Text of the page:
[0011] In the first general embodiment of the invention the corner transmission is made of a rigid, rod-like or push/pull type coupling element, which can slide in the bearing element. A bell-shaped, two-armed lever and the disadvantages associated with the same, in particular the additional cost of manufacturing and the relatively large space required for mounting, are thus eliminated. The rod-like or push/pull type design of the coupling element enables it to transfer both pulling and pushing forces reliably to the running shoe.

[0012] In a further general embodiment of the invention, the casing of the respective running shoe is made of one piece, preferably of die-cast metal, for example die-cast zinc. This results in a reduction of the number of individual parts of the fitting and a significant reduction of the manufacturing costs.

[0013] The invention is explained below with reference to the drawings based on a sample embodiment.

[0014] FIG. 1 shows a partial representation of the front view of a lift-slide door;

[0015] FIG. 2 shows a detail representation of the life/slide fitting for the door in FIG. 1;

[0016] FIG. 3 shows a perspective representation of the fitting of FIG. 2 in the area of the corner transmission;

[0017] FIG. 4 shows the fitting of FIG. 2 in the area of the corner transmission, but in cross section;

[0018] FIGS. 5 and 6 show different perspective views of the one-piece die-cast zinc running shoe casing of the running shoe of the fitting in FIG. 1;

[0019] FIG. 7 shows a cross section of the lower shank of a sash frame in the area of a running carriage;

[0020] FIG. 8 shows cross sections of connecting rods for connecting two running shoes, with circular and square profiles;

[0021] FIG. 9 shows a cross section of a coupling section molded onto a running shoe casing for the optional use of a connecting rod with a circular or square profile;

[0022] FIG. 10 again shows a simplified representation of a door of a building with a lift-slide sash and a fixed field;

[0023] FIG. 11 shows a partial representation of the lower, horizontal shank or the lower sash frame element of the sash corresponding to line I-I of FIG. 10 for a sash frame made of wood;

[0024] FIG. 12 shows a cross section of the vertical sash frame element of the sash on the gear unit side corresponding to line II-II of FIG. 10 for a sash frame made of wood;

[0025] FIG. 13 shows a cross section of the upper horizontal sash frame element of the sash corresponding to line III-III of FIG. 10 for a sash frame made of wood;

[0026] FIGS. 14-16 show cross sections corresponding to FIGS. 11-13, however for a sash frame made of plastic.

[0027] FIG. 1 shows a door of a building, which as a lift-slide door consists in the known manner of the outer door frame 1 and the inner door sash 2 located in this outer frame, which sash is embodied for example with an additional tilt function and, i.e. for opening and closing, can be raised and lowered vertically and can slide and also be tilted.

[0028] The lift-slide fitting, generally designated 3 in the drawings, is located in the known manner on the sash 2 or on its sash frame and contains, e.g., the forend rail 4 fastened to a vertical rebate of the sash frame 2.1, the lifting gear 5 there that can be actuated with a handle not depicted and the drive or push rod 6 that can slide axially on the forend rail 4 (double arrow V) and is driven by the gear unit 5. The lower end of the forend rail 4 in FIGS. 2, 3 and 4 is connected with a leg 7.1 of an angled bearing element 7, which is made of a suitable material, for example of plastic or metal.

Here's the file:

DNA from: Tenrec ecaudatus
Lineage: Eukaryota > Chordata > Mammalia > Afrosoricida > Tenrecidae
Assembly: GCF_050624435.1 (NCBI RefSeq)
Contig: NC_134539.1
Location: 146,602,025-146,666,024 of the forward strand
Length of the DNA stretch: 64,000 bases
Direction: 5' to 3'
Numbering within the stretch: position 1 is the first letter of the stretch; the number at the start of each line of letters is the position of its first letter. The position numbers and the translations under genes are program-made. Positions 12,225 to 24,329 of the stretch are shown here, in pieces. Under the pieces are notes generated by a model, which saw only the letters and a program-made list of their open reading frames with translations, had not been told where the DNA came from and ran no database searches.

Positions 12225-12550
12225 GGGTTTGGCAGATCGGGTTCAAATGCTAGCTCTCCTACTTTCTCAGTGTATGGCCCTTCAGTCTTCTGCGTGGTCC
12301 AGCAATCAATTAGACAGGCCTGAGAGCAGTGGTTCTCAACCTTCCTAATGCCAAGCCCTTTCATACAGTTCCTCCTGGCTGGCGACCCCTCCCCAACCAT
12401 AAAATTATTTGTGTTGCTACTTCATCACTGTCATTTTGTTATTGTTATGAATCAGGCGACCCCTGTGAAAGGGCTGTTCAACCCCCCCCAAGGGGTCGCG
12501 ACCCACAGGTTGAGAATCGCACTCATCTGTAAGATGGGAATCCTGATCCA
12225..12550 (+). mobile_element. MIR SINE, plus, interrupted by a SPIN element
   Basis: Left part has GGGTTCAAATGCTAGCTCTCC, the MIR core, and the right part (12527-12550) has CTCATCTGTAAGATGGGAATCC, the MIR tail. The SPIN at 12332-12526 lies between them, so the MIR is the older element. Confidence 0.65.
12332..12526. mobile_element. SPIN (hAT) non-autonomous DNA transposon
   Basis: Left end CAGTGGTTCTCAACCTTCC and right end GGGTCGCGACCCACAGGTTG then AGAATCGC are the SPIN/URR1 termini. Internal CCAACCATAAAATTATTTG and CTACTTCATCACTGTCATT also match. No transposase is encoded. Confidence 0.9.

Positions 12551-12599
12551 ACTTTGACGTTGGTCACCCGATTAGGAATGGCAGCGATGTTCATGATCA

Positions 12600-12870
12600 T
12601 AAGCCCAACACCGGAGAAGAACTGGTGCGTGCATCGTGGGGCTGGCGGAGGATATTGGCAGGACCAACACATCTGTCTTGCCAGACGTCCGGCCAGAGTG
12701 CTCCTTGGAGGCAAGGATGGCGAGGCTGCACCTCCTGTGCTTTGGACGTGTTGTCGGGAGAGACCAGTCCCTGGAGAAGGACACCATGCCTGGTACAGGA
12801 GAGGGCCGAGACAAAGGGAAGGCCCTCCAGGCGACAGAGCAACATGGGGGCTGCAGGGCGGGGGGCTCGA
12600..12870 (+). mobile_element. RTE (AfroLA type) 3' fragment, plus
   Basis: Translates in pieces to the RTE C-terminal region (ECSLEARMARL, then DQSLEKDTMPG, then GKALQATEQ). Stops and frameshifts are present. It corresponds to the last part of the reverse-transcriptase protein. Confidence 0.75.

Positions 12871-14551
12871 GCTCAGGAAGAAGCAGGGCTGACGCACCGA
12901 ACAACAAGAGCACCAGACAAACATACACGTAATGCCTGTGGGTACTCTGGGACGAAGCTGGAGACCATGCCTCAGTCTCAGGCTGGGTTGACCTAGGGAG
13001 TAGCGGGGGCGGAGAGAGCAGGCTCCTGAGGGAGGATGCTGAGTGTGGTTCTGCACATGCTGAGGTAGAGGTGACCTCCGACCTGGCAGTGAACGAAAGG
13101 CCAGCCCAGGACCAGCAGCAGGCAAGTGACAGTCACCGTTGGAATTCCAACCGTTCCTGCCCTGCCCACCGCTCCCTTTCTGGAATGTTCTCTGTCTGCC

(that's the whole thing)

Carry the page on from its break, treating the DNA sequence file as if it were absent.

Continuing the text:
[0029] The bearing element 7 is connected at the leg 7.1, which in mounted condition of the fitting 3 is oriented vertically, with the forend rail 4, for example by means of screws or rivets. A further leg 7.2 of the bearing element 7, which is located on the lower horizontal shank or element of the door sash frame 2.1 when the fitting 3 is in mounted condition, forms the bearing for the casing 8 of a running shoe 9.

[0030] The casing 8 in the depicted embodiment is made of one piece of a suitable material, for example of metal, e.g. as a die-cast metal part (die-cast zinc part), with two parallel casing walls 10 that extend in the longitudinal direction of the running shoe and are connected with each other on both ends of the casing by corresponding walls 11. Between the two ends the walls 10 are connected with each other by means of additional reinforcement walls 11.1.

[0031] In the casing 8 in the depicted embodiment there are two rollers 12 that turn freely on bearings, on axes perpendicular to the plane of the door sash 2. The rollers 12 engage in the known manner with a guide rail 13 located on the lower element of the frame 1 and are made of metal, for example.

[0032] For raising and lowering the door sash 2 there is a diagonal lifting curve on the leg 7.2, in the form of a diagonally extending, elongated opening 14, which forms an acute angle with the longitudinal extension of the leg 7.2. The opening 14 located on a projection 15 that is contained between the walls 10 extends from the side of the leg 7.2 adjacent to the door sash into the casing 8 of the running shoe and forms lateral guide surfaces for the inner surfaces of the longitudinal walls 10. The projection 15 contained between the two walls 10 causes the running shoe 9 to be guided positively on the bearing element 7. A guide bolt 16 connecting these walls 10 is inserted into the opening 14.

[0033] Moving the running shoe 8 axially (double arrow H) relative to the bearing element 7 raises and lowers the door sash 2. This movement is effected by means of the push rod 6 by manually actuating the gear unit 5.